Skip navigationOf new weapons and nuclear genies
POSTED DEC 5, 2002



1. Who's got the bomb?

2. How nukes work

3. Bring forth the 4th generation

4. Never say "never"

5. An end to the search?


Hunting for nukes
International inspectors are finally back in Iraq, searching for biological, chemical and nuclear weapons. At stake is another war in the Middle East.

Fourth-generation nuclear weapons could represent 'progress' -but in the right direction? These days, nuclear weapons get less attention than they did during the long atomic standoff called the Cold War. Yet long after the "nuclear genie" escaped the bottle, the bomb is spreading faster than ever. Since the United States invented the atomic ("fission") bomb in 1945 and then the vastly more powerful hydrogen ("thermonuclear ") bomb, the Soviet Union, the United Kingdom, France, China, India, Pakistan and probably Israel have built nuclear weapons.

North Korea, and perhaps Iraq and Iran could be poised to join the once-select "nuclear club." Despite treaties designed to halt the spread of nuclear weapons and to wean the nuclear powers from the bomb, the nuclear arms race continues. Indeed, in the past couple of years, it seems to have accelerated:

The Bush Administration has renounced the Anti-Ballistic Missile treaty, and backed away from the Comprehensive Test Ban Treaty. The Bush administration's recent Nuclear Posture Review calls for a reliance on nuclear weapons for decades to come.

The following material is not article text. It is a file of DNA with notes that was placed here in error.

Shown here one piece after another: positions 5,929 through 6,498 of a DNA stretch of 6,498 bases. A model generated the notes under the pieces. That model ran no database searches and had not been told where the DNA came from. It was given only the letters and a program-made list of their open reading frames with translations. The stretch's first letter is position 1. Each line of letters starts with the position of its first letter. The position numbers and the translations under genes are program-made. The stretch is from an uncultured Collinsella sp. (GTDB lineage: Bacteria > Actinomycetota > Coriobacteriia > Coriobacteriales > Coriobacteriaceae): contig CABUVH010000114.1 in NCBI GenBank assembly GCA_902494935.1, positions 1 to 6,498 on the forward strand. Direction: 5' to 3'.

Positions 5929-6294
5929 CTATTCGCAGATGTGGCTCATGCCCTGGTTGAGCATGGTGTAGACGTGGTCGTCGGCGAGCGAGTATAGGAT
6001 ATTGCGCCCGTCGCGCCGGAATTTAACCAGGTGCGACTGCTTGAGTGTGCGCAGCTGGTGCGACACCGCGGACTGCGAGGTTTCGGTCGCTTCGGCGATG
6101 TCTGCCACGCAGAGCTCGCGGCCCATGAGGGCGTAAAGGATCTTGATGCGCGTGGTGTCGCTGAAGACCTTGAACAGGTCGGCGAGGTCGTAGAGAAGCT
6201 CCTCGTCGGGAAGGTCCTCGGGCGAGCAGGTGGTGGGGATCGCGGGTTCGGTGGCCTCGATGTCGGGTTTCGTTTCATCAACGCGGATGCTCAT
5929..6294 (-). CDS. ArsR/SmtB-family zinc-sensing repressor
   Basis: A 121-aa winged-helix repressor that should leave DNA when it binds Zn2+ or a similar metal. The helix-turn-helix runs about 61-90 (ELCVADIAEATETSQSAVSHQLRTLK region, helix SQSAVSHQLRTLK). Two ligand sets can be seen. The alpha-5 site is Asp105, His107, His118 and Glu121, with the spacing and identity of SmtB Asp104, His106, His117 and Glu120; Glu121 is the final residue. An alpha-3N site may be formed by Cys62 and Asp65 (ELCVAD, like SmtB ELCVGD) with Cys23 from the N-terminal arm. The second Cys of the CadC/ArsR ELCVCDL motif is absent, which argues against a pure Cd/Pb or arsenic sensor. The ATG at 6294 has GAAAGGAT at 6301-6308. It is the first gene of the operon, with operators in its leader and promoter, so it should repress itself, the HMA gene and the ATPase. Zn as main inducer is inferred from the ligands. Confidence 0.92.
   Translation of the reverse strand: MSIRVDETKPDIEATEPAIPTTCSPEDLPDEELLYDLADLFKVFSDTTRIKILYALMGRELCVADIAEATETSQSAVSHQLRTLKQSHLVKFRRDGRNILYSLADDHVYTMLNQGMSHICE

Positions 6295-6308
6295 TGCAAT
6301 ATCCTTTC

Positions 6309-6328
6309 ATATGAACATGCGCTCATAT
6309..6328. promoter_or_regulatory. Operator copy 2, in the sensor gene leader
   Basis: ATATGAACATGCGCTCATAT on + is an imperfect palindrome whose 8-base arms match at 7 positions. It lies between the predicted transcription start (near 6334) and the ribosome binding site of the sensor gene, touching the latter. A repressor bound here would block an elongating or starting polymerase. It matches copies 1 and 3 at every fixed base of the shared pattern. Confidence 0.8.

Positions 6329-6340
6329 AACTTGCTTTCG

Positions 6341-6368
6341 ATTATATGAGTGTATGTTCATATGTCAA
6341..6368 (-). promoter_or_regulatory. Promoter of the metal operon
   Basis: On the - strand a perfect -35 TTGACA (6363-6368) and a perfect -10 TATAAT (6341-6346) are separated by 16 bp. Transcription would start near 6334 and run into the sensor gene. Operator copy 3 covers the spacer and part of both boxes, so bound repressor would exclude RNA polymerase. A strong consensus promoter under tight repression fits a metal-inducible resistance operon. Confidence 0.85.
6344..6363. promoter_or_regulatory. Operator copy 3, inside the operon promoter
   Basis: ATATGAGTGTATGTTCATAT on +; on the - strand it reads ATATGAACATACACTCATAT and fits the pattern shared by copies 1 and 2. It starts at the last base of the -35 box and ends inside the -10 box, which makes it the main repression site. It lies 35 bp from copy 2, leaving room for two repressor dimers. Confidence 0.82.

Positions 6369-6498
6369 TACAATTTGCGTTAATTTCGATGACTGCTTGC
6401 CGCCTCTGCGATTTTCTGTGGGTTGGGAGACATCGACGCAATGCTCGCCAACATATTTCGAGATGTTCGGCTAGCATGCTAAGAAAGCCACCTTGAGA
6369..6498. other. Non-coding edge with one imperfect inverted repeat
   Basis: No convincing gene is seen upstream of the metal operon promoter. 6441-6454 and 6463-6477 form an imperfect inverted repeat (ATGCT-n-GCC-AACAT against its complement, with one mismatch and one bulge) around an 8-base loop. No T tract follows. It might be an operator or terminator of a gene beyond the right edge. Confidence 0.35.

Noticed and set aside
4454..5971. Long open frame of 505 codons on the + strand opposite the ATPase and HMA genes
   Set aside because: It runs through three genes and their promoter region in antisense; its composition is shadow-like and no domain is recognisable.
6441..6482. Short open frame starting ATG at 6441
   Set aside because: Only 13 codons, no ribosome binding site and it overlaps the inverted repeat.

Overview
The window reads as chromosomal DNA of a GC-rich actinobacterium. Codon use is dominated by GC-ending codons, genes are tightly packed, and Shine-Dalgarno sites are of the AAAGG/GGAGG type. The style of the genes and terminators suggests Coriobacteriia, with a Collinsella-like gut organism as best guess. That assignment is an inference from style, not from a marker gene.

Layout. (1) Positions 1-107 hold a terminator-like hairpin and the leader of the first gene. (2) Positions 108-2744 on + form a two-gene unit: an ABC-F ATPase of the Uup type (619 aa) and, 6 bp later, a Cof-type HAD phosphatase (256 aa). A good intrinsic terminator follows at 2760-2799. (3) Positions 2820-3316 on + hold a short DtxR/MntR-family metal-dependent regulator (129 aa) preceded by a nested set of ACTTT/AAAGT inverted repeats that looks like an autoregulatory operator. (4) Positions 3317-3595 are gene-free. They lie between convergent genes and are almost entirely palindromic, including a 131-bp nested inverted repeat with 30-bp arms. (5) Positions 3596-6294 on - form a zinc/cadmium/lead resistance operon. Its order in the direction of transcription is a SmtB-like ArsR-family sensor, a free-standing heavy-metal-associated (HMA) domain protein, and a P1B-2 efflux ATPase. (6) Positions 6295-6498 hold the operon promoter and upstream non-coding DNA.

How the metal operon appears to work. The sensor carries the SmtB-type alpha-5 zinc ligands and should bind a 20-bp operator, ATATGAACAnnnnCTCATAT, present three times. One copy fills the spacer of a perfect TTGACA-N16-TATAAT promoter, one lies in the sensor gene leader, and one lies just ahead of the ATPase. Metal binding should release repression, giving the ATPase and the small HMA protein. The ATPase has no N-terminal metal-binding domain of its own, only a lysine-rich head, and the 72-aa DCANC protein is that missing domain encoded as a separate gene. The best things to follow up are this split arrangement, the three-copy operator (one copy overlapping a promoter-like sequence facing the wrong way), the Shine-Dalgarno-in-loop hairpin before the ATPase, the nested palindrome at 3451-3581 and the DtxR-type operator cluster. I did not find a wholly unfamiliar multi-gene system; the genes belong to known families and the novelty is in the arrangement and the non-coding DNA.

This spring, India and Pakistan - enemies since they were born in 1947 - went to the brink of war over the disputed territory of Kashmir. Both nations exploded nuclear bombs in 1998.

This fall, North Korea revealed that, despite its assurances, it has material for a few bombs.

The United States is modifying a trusty warhead for a new mission. The improved B-61 is intended to penetrate deep into the earth, to knock out underground factories and bunkers. Critics charge that the "bunker buster" is a retreat from treaty obligations and represents a trend toward greater reliance on nuclear weapons (see "Nuclear Study..." in the bibliography).

The U.S. arsenal contains about 10,656 warheads, deliverable on ballistic missiles, sub-launched missiles, cruise missiles, fighters and bombers.

The Russian arsenal contains about 10,000 warheads, riding a similar collection of steeds.

That is a lot of nukes - plenty to cook our home planet. Between rogue nations, technical blunders, political errors, terrorists and nuclear-armed psychopaths, there's plenty of reason to worry.